Ernest Bloch composed his three pieces From Jewish Life in 1924 and dedicated the set to Hans Kindler, solo cellist of the New York Philharmonic, who had previously given the successful premiere of the Hebraic Rhapsody for cello and orchestra "Schelomo" (Solomon), Bloch's best known work. Along with the suite Baal Shem (1923), and the Méditation hébraïque (1924), the triptych From Jewish Life belongs to a distinctive and unmistakable genus of pieces, in which Bloch's personal voice was now powerfully established as being "Jewish" in utterance above all else. But as the critic Erik Levi suggests, it is important to remember that "Bloch's Jewishness derived from an inner impulse, not through a conscious absorption of Hebraic folk elements." To this we could also add Bloch's own assertion: "it is neither my purpose nor desire to attempt a reconstruction of Jewish music, nor to base my work on more or less authentic melodies...I am not an archaeologist; for me the most important thing is to write good and sincere music."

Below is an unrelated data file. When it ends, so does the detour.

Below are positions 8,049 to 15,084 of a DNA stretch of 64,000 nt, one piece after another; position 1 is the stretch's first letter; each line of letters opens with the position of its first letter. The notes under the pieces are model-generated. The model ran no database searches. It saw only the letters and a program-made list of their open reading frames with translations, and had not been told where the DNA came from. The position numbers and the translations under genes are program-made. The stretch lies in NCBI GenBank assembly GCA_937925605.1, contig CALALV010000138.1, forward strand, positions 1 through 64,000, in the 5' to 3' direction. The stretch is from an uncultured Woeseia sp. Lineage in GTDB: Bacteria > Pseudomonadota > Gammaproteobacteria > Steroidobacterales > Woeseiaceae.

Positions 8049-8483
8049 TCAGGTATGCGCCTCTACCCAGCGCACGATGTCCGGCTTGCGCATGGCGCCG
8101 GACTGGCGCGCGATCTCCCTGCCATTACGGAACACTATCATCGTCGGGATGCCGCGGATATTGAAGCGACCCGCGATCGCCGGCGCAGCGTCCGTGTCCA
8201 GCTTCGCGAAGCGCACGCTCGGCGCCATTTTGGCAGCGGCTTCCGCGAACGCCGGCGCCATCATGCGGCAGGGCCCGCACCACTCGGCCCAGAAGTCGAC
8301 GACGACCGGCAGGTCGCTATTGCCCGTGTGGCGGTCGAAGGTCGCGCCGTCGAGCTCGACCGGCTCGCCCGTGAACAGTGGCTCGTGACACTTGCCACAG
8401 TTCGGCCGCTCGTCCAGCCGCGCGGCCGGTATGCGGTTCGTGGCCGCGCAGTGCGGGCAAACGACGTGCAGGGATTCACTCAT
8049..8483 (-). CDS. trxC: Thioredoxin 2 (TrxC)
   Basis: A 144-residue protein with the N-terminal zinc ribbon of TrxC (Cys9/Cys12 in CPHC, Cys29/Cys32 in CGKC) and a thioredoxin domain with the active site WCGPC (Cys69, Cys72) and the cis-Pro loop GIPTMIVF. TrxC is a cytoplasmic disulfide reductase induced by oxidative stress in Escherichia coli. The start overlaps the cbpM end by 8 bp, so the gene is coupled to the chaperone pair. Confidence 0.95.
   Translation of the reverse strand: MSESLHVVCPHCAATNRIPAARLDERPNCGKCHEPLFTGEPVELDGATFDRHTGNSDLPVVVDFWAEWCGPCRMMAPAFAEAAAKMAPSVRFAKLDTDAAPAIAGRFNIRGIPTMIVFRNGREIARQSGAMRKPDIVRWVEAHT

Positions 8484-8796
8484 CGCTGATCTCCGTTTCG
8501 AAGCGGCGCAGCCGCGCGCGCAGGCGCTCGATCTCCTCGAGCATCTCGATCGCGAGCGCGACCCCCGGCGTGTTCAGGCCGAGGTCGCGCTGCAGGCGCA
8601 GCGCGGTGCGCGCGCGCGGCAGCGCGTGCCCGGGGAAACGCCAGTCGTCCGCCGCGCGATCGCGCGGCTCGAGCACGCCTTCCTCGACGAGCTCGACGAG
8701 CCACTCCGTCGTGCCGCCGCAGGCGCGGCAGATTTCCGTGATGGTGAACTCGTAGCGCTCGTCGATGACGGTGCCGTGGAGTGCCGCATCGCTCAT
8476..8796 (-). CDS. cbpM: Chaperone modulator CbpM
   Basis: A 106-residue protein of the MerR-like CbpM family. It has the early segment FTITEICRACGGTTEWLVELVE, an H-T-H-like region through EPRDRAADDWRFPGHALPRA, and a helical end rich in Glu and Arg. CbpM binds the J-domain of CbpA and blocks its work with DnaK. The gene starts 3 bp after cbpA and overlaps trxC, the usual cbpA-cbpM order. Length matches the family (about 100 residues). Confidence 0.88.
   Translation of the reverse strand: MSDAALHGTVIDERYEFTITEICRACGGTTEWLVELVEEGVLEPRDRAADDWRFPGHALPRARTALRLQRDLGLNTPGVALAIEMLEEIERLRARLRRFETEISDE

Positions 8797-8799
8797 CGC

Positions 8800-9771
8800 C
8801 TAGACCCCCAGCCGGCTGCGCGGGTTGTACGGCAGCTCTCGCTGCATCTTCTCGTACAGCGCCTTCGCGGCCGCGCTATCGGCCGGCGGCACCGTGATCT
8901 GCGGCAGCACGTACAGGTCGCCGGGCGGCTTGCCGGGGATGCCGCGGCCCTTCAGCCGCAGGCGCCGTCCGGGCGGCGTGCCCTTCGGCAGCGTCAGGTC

But as Erik Levi continues to suggest, "In essence Bloch's Jewish music is emotional in feeling and colored by an exotic atmosphere. The melodic lines are declamatory, emphasizing intervals of an augmented second, and are often supported by impressionist harmonies." These qualities are felt especially powerfully in From Jewish Life; the three pieces are titled: 1. "Prayer" (Andante moderato); 2. "Supplication" (Allegro non troppo); 3. "Jewish Song" (Moderato). The overall atmosphere is one of intense sadness and introspection, and the series is concerned far less with virtuosity than with the peculiar power of expression that invariably distinguished such archaic and timeless themes as Bloch chose to employ in this work.